Ok, yeah, this is a blog post about Title Insurance. You've been warned.
I know, I know...title insurance is probably the most boring thing you could think of reading about. And you're right. It probably is. But hey, it's a part of this thing called BUYING AND SELLING REAL ESTATE, so you should probably know at least a little about it, right? If you thought or mouthed to yourself silently, "yep", then read on, my friend.
So what does a title company do, and what is title insurance?
In short, they perform a title search to verify that the seller in a transaction has the legal title necessary to actually sell the property. They do this through the use of a title plant, which is a repository of all publicly recorded information available for a specific piece of property. Upon completing the title search, the title company will issue a preliminary title report, and will be prepared to issue title insurance upon close of escrow on a purchase.
In Oregon, the seller of a property pays for the new owner’s title insurance policy. This title insurance policy protects the new owner from a number of items, including claims to title from other entities or people. However, there are exclusions to coverage, in much the same way that any other insurance has exclusions. The purpose of title insurance is to offer protection to the buyer that when they take ownership of the property, they have full legal title, free and clear of any other claims to the property.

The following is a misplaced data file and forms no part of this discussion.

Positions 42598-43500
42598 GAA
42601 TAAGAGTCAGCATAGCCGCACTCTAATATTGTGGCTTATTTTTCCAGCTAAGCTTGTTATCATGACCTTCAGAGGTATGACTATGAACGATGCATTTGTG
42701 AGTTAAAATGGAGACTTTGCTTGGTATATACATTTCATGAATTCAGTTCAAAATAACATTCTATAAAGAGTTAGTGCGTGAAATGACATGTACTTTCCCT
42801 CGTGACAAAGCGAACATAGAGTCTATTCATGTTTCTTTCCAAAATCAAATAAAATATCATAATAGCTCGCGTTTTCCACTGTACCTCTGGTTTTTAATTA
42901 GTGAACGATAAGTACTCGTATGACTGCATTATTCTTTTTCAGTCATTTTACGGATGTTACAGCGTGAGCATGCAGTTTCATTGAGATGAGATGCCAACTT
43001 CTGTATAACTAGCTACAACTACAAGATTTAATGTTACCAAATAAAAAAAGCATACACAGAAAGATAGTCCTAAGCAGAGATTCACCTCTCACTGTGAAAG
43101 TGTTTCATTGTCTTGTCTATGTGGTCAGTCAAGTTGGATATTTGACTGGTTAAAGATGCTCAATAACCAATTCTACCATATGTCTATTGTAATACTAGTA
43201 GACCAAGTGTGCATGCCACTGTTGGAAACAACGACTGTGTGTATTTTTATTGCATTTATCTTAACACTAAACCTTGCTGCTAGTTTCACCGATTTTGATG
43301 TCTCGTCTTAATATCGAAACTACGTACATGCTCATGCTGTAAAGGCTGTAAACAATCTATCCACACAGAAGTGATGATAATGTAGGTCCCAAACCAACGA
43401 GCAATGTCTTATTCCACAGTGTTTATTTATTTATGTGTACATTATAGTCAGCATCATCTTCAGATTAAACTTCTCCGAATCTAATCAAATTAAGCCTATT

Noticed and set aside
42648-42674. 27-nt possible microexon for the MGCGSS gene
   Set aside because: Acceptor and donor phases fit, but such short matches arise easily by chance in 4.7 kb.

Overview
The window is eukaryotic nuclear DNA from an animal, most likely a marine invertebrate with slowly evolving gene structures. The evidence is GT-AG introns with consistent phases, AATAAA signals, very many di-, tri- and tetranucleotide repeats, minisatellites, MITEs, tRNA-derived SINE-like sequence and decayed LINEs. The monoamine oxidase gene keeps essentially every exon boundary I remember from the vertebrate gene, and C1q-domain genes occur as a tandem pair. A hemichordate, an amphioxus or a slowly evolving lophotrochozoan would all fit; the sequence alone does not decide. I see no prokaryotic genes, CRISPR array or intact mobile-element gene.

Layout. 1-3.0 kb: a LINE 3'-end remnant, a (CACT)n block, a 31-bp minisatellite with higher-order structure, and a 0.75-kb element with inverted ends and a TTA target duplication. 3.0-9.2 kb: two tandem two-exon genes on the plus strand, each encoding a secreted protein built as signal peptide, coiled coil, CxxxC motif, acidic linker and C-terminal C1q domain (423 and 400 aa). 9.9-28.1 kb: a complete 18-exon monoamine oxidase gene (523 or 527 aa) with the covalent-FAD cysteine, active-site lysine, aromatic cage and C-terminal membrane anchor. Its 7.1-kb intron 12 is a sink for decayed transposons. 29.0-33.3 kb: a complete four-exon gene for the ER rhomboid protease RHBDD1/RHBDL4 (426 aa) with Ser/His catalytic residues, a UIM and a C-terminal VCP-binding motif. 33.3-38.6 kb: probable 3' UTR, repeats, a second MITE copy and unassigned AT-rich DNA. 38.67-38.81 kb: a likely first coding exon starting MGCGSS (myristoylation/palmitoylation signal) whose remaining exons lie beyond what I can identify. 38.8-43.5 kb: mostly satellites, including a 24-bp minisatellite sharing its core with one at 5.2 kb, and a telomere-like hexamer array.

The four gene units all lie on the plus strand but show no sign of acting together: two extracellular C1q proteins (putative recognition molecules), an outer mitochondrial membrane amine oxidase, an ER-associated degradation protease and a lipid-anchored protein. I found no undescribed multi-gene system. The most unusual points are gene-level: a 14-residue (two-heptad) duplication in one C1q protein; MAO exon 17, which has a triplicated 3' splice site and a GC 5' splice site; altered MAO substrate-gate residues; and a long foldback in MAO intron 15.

In addition to the owner’s title insurance policy, in any financed purchase the lender will require a lender’s title insurance policy. This policy covers a few of the items that are excluded from a standard owner’s title policy. The lender’s title policy is paid for by the buyer as part of their closing costs.
There are a number of great title and escrow companies in Portland to choose from, and your broker likely has one that they can recommend, so don’t be afraid to ask them what their experience has been like with multiple companies.
Finally, in Oregon, it is ultimately the buyer who gets to choose the title company. A seller cannot force a buyer to use a specific title insurance company. Usually the MLS listing information has an escrow preference mentioned, but the buyer does not have to necessarily choose that company, although it can be helpful to show good will.
If you have any questions, or feel like we missed something important, don't hesitate to get in touch and let us know!